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ALBUM REVIEW: 9-13 – Iron Monkey

One of the more surprising comeback in the last few years saw the announcement from legendary sludge pioneers IRON MONKEY proclaiming their return and first new recorded material since the tragic death of frontman Johnny Morrow back in 1999. This new incarnation sees founding members Jim Rushy (then guitars, now guitars and vocals) and Steve Watson (then guitars, now bass) welcome new member Scott Briggs (drums) into the fold and sign a deal with Relapse Records for 9-13, nine tracks of bruising noise.

The album opens with Crown Of Electrodes, which from its intro throws up some nice punk racket before it soon settles into a classic murky sludge with Rushby‘s vocals piercing through the noise. A decent enough start, and that is followed by the slower, doomed Omegamangler. This is a more of a stoner vibe but with those venomous vocals again layered over it. This sound flows through the title track next as well, sounding like a very pissed off KARMA TO BURN. The album ups the tempo again with Toadcrucifier – R.I.P.PER which is probably one of the most accessible tracks on the album, at least the first maybe four minutes before it descends into chaos.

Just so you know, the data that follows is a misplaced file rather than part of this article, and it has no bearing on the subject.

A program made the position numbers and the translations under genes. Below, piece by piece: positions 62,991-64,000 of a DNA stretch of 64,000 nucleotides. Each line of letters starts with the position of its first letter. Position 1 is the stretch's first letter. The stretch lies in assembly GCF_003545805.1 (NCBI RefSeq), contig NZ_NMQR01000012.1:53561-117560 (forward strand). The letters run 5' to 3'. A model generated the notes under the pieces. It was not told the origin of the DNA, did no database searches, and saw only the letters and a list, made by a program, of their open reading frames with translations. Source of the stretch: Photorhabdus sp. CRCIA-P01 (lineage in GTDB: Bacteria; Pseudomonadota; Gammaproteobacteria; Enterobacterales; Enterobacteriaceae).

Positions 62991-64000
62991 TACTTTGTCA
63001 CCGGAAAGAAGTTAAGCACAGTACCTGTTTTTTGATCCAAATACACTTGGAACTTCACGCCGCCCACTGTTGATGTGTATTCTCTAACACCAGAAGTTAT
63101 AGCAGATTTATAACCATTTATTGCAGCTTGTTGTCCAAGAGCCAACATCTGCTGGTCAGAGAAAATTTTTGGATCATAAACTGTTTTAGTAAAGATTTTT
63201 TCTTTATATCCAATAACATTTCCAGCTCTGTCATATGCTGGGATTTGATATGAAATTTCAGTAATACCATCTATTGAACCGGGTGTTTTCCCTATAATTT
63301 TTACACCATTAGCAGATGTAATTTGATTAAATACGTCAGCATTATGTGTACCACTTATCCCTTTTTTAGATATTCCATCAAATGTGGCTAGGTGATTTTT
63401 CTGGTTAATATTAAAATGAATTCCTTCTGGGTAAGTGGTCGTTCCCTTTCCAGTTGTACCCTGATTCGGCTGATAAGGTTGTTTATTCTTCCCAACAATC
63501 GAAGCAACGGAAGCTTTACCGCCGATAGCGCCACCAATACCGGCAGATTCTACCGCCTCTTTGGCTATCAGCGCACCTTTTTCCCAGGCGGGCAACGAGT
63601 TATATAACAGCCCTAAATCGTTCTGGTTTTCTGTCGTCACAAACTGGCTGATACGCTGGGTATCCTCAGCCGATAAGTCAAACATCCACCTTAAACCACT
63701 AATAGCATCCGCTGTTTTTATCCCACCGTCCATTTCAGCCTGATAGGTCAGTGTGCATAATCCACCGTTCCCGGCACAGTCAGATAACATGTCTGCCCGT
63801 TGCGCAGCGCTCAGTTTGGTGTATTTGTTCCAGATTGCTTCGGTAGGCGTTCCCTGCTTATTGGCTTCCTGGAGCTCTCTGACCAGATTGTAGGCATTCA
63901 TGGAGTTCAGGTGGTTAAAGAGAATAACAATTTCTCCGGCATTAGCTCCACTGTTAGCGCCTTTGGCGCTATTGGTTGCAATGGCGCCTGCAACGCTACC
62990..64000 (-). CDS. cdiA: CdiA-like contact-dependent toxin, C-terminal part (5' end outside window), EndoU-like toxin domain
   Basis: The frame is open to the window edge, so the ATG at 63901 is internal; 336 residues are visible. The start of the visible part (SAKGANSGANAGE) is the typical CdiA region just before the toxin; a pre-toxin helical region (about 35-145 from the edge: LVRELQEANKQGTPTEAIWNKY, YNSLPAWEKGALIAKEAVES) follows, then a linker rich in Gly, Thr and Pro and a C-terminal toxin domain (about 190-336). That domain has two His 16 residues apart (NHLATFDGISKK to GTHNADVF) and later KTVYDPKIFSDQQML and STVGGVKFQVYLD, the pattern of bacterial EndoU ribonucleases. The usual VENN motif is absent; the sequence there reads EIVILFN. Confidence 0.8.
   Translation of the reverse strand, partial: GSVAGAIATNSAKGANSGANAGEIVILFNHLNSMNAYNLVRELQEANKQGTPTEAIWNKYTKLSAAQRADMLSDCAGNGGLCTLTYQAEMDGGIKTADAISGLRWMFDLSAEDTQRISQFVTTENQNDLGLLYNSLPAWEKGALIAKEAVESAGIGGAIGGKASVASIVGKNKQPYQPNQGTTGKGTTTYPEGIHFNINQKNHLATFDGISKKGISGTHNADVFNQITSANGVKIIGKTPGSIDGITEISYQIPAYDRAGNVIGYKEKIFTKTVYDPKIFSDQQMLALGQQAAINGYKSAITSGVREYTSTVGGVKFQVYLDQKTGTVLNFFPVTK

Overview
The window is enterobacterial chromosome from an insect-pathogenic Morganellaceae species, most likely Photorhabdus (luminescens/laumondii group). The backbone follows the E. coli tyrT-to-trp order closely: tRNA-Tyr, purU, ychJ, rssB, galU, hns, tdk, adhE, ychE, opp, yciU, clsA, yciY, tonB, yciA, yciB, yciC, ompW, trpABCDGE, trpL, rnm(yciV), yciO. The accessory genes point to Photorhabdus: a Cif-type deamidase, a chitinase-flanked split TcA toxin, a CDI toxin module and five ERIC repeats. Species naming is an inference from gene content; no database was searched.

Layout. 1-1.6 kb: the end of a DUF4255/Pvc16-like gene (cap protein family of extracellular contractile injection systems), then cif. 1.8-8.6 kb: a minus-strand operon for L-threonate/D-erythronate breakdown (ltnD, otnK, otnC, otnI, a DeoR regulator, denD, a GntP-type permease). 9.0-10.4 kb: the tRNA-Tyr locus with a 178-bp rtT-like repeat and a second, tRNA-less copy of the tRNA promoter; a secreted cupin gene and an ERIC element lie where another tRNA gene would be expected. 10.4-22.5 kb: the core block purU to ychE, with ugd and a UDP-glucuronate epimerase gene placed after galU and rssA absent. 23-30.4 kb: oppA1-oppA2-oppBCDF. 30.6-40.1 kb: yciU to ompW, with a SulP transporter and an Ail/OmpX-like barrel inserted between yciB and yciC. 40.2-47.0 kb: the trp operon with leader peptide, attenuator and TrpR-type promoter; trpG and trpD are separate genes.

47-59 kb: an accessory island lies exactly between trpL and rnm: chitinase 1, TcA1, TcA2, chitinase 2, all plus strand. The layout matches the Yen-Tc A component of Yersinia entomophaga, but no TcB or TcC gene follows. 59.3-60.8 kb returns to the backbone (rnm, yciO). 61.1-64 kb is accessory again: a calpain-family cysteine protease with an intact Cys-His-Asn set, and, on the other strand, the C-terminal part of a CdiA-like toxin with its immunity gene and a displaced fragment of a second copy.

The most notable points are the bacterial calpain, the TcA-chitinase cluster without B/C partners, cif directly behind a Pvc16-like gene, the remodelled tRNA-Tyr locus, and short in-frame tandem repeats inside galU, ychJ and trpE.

From then on the album takes a turn to the hardcore influence featured with only The Rope and album closer Moreland St. Hammervortex slowing things down, the latter a near ten minute epic that eventually just as earlier tracks descends into noise as the album comes to its conclusion. Although having a fifty minute running time, it doesn’t seem that long of an album, but it does what its sets out to do and doesn’t overstay its welcome, which is a nice change nowadays.

This was always going to be a tricky release, and almost immediately upon the announce of their return, their seemed to be a split among fans between who was for and against the band returning without Johnny Morrow. Taken as an album in its own right, its a decent enough release, it has got some of the hallmarks of their sound like the huge riffs and menacing, almost nihilistic approach that made their earlier releases vital listening. That said there were a few points that niggled a little. Rushby‘s vocals are impressive and suit this collection of tracks really well, but it lacks the range and power that made Morrow such a unique vocalist so it does feel as though it is missing something. The production is also a lot clearer than previously, so a bit of that raw, filthy edge has gone as well. With those changes and the change of roles within the band, maybe a new start with a new band might have taken those doubts away. IRON MONKEY set themselves ridiculously high standards in the past and although this is a good album, its just falls short of their almost peerless catalogue.

Rating: 7/10

9-13 - Iron Monkey

9-13 is out now via Relapse Records.

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